School Improvement in Maryland

Developing a Monitoring Plan

You can use monitoring plans for many purposes. The purpose described in this section is to monitor student progress toward proficiency on key indicators/objectives that lead to the attainment of school improvement achievement goals.

What data is useful to monitor?

Is formative or summative data more useful for monitoring?

An NCREL Learning Point web document, entitled “From High-Stakes Testing to Assessment for School Improvement” reports that “The most important challenge for teachers, schools, and districts is to support each student's journey toward proficiency in meeting established learning standards.” However, extracting information from a student that demonstrates his or her progress toward the goal can be difficult. Ongoing observation of a child at the classroom level—day in and day out— may provide the most accurate information about what a child genuinely knows and what progress is being made. Classroom teachers are most qualified to give input on student progress toward meeting academic standards, but they need to be given the time, the training, and the support to provide more than just test scores.

Why can't you monitor with state or district assessment data?

An annual state assessment program doesn't provide the information that teachers need to make daily instructional decisions. A state assessment program should be designed to assess the relative success or failure of schools and school systems. The consequences of making an error in the classification of a school or school system as unsuccessful are serious. The technical goal of a state assessment program is to minimize the possibility of misclassification. Since the state doesn't have an opportunity to take multiple measurements, it must minimize classification errors by strengthening the psychometric properties of the test instrument. School systems are also limited in the number of measurements they can take of students. School system assessments, at best, are snap shots of student performance at a single point in time. They are not designed to monitor progress in real time. In addition, by the time test results are available, schools have moved forward instructionally. The data may be an accurate historical view of a school's performance but they are not very useful in understanding where you are now and what you need to do to keep on track. Furthermore, schools systems may lack the expertise or staff to design psychometrically sound testing instruments. Many systems use norm-referenced tests that are not specifically designed to measure the state's content standards.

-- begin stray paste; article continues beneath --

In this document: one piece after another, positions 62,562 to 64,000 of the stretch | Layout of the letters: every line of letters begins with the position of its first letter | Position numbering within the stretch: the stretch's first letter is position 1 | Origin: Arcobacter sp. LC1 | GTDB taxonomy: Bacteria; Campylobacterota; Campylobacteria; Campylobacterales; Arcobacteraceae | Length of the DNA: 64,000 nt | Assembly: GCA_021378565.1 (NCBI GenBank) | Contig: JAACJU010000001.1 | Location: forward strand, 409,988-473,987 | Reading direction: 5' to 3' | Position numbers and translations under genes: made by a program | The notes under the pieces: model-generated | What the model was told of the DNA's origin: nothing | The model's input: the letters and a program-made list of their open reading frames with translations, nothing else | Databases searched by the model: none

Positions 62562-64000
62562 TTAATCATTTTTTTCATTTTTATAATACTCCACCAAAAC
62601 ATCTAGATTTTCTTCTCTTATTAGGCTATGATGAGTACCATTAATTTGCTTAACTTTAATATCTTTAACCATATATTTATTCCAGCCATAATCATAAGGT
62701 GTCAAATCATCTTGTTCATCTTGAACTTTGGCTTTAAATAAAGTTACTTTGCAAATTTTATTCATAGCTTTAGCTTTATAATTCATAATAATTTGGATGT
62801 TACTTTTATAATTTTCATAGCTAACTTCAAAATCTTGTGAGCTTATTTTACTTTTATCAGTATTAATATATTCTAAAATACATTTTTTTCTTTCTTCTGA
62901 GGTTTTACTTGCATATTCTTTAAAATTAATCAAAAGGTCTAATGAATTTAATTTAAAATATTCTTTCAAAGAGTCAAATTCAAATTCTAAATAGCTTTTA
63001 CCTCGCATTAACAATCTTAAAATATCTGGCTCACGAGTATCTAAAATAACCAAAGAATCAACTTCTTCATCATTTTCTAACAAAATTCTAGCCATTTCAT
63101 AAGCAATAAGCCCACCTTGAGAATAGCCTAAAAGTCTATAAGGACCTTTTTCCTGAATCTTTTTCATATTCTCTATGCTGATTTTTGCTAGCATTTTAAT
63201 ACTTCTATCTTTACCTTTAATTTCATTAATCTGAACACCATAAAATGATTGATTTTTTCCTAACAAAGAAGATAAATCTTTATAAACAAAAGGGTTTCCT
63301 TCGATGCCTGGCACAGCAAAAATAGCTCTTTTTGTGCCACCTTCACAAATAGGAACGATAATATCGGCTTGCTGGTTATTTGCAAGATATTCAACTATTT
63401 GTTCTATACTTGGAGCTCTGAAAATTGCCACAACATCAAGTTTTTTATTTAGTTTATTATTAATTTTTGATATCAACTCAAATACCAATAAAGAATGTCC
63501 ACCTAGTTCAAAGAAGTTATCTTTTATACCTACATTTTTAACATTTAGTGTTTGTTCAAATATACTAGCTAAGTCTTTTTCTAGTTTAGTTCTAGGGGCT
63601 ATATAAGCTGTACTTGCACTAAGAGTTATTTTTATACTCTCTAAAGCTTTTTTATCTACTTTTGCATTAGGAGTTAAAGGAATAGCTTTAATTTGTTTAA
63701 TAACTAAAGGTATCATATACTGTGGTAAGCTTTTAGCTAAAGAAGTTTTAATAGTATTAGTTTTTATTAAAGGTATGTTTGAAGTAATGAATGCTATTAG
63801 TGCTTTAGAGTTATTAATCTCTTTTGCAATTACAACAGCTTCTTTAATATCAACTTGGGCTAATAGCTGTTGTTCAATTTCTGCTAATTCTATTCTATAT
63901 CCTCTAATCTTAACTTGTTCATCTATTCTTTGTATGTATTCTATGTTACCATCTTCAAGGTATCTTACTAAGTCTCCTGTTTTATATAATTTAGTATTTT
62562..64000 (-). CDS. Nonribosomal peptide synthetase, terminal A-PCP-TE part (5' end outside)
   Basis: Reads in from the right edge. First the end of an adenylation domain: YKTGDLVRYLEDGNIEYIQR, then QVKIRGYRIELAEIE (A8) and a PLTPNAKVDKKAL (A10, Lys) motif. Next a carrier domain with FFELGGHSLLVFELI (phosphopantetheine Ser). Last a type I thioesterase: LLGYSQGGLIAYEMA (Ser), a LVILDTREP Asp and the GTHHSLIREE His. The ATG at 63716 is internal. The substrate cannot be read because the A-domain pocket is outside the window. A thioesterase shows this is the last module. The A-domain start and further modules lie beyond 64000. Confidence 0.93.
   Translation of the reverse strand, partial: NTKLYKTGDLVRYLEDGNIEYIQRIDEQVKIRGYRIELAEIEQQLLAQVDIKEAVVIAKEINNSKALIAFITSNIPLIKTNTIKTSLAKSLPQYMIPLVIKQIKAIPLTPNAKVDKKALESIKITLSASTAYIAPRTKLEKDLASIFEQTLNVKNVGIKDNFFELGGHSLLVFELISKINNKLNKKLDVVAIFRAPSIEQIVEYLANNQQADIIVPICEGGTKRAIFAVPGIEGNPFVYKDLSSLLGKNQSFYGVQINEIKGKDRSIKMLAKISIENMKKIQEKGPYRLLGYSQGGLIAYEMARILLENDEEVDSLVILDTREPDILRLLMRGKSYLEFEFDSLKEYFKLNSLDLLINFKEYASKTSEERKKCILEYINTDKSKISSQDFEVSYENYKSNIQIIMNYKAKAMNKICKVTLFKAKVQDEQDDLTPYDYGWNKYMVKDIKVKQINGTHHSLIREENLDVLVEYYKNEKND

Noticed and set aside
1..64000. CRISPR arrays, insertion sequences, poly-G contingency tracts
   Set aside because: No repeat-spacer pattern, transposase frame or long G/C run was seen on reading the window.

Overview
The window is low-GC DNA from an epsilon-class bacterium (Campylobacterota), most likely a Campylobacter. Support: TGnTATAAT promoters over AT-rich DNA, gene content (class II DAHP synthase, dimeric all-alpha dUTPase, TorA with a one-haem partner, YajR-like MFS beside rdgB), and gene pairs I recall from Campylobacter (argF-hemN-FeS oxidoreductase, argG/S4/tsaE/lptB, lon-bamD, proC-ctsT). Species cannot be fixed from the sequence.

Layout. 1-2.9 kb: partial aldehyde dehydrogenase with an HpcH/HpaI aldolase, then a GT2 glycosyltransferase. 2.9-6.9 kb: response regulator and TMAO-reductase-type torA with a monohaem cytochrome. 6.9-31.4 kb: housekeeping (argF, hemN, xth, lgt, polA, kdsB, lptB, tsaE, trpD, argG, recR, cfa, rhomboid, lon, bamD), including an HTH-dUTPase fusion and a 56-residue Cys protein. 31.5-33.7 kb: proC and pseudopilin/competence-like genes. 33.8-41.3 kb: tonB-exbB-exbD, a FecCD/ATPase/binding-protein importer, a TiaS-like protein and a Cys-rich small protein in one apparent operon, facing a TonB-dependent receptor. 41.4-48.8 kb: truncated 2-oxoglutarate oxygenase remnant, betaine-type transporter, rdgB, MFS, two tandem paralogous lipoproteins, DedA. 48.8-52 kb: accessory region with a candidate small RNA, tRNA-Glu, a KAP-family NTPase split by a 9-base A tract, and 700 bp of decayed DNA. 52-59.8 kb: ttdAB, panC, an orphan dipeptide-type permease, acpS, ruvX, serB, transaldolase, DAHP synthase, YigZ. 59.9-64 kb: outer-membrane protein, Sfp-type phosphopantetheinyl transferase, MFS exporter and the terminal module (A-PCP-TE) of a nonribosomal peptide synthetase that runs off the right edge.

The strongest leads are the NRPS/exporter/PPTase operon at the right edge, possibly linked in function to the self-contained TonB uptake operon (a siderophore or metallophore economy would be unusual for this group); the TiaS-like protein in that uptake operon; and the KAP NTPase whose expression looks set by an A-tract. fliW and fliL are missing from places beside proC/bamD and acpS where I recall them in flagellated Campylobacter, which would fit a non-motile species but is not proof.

What is needed is a monitoring system that is aligned with the state content standards that yields timely, meaningful and diagnostic results for classroom teachers. Teachers can and should collect daily information about where students are in relationship to what is being taught. They can use multiple measurements that may include tests, assignments, presentations, or oral responses to questions. They need the diagnostic information to determine what they need to teach and re-teach and when they need to provide additional interventions. Because teachers can give multiple measurements to monitor students' progress, the consequences of an error in any single measurement are relatively minimal. There are many opportunities to clarify student strengths and weakness and, if necessary, correct misjudgments.

Why can't you monitor with teacher grades?

Report card grades preceded standards-based education and are rarely aligned with state content standards. Furthermore, they are not an indication of whether a student has met the proficient standard but rather an indication of where the student is performing in relation to other students. Assigning report card grades has long been a time-consuming part of a teacher's job. This age old practice raises some new questions in a standards-driven educational system.

  • Can you tell by the grade on which standards students have and have not achieved proficiency?
  • Are the assignments and tests used to create grades designed to elicit information about where the student is in achieving a standard?
  • Does the time spent creating grades yield useful information about teaching and measuring learning on the content standards?